“The courage of survivors will always outweigh the hate” -Alyssa Milano
This weekend tens of thousands of people participated in the #WhyIDidntReport Twitter storm that very quickly reached the top of the trending list and stayed there for hours.
I was one of these people who tried to report it, even though I was too scared because survivors often aren’t believed, and then was shut down by the authorities and others adults I tried to tell.
One of my posts reached more than 200 interactions in under an hour, showing me that people do believe me and that everything that happened surrounding that trauma wasn’t my fault, and should not have happened.
We as a society so often put the futures and reputations of accused perpetrators above those they victimized. Even with the rape shield law, survivors are far too often dragged through the mud as the scapegoats of these offenders. When perpetrators are in higher profile cases, the media questions the validity of the assault and the report, and ask what the victim was wearing, how much they had to drink, if they said no, if they fought back — all to try and discredit them.
The following statistics are from the Human Rights Commission:
1 in 3 women will be sexually assaulted at some point in their life
1 in 7 men will be sexually assaulted at some point in their life
1 in 5 girls and 1 in 12.5 boys will be sexually abused or assaulted before turning 18, with foster kids being 10 times more likely to be assaulted (Huffington Post 01/27/2017).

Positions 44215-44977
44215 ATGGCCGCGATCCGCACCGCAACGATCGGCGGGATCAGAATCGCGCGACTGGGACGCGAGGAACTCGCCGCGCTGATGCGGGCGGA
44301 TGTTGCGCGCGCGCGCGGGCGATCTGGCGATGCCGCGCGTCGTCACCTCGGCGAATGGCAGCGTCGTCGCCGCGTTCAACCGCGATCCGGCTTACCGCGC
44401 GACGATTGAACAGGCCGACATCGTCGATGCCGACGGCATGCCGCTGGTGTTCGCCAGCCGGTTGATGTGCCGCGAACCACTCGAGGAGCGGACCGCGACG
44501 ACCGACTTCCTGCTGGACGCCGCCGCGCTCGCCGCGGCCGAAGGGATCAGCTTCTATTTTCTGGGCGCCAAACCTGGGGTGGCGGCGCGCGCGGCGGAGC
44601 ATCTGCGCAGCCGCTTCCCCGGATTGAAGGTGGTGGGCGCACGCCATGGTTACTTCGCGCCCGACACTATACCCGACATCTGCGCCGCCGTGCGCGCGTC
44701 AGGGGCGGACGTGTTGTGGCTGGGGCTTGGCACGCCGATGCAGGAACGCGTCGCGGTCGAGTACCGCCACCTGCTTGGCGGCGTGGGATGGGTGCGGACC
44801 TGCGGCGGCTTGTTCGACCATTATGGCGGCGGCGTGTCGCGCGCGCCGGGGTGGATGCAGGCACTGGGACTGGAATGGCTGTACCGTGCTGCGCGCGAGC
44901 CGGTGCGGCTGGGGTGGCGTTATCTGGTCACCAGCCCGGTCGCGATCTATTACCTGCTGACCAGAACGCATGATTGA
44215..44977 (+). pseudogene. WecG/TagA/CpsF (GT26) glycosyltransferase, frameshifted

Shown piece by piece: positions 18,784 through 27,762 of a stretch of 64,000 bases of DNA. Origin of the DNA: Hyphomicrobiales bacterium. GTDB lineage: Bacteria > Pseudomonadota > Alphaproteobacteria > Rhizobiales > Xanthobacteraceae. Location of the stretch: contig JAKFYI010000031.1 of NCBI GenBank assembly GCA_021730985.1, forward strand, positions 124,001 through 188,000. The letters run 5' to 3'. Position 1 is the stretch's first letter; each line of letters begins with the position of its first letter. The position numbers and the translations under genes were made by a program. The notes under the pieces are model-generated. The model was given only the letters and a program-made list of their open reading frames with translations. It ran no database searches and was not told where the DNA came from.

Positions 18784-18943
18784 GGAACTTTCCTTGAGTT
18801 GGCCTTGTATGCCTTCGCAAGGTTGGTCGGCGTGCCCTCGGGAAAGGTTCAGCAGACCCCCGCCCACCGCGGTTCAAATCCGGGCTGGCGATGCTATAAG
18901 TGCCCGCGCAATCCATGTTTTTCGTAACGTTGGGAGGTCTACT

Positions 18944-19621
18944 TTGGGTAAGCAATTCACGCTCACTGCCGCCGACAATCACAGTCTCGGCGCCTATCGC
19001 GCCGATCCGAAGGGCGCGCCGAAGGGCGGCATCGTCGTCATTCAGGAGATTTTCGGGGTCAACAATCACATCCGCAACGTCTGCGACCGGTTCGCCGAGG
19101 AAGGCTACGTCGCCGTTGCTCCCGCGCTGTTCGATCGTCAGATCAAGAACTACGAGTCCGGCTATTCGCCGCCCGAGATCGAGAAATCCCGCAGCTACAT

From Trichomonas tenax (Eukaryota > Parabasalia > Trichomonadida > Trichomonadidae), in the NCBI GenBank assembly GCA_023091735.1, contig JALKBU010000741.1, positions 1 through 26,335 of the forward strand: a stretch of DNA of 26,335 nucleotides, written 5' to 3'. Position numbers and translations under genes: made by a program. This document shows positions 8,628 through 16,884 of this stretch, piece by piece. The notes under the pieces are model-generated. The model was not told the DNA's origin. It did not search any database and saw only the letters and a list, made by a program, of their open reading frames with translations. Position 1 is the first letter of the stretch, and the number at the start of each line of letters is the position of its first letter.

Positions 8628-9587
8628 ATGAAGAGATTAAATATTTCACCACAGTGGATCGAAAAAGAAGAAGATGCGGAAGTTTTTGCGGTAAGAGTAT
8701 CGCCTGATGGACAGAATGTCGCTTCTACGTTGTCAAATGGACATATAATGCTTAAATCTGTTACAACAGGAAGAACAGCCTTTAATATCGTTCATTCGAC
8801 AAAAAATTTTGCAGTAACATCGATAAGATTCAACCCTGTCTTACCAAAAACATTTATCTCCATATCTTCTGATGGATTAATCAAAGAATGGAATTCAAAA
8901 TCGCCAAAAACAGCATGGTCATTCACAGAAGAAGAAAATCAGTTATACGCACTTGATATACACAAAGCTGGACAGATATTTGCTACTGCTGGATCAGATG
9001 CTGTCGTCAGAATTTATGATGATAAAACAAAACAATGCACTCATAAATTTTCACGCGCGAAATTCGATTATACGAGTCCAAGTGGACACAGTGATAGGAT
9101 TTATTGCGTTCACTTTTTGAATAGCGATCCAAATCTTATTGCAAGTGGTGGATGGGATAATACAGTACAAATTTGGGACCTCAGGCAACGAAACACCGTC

Between 40 and 44 percent of Gay and Lesbian people have experienced sexual violence
Between 47 and 61 percent of bisexual people have experienced sexual violence
47 percent of known trans people have been sexually assaulted at least once in their life.
I remember sitting in class wondering who else in my class had experienced what I had; wondering if it was normal, if anyone else knew about my home life.
Over the last few years the hashtags #BelieveSurvivors, #MeToo, #WeBelieveYou, and now #WhyIDidn’tReport, have fought to make people notice what is going on. They have challenged us as a society to do better, believe survivors when they come forward, make it easier to come forward, and actually prosecute the accused regardless of whether the media or perpetrator tries to excuse it or say “she was asking for it.”
No one asks for this.
No one wants to be shamed, humiliated, or not believed for something that was out of their control. As a society we just re-victimize survivors over and over.
We must believe survivors
We must do better
We must believe survivors
We must hold those accountable for their actions
We must treat survivors better.
If everyone who reads and appreciates FāVS, helps fund it, we can provide more content like this. For as little as $5, you can support FāVS – and it only takes a minute. Thank you.
Luke Grayson is a 20-something nonbinary transperson who has been in Spokane since 2012 and is an advocate for the LGBT community and for transgender youth.
He is currently helping raise kids and trying to make schools more inclusive and accepting of transgender youth. He is also attempting to help make the local community more inclusive of both the LGB and transgender communities.
Luke is also a slam (performance) poet who went to Atlanta for National competition last year as a part of a team representing Spokane.
Luke uses he/him or they/them pronouns.
Many Quakers speak of both heaven and hell as potential afterlife destinations, with heaven or some positive afterlife in the presence of God being far more commonly referred to in Quaker circles than hell.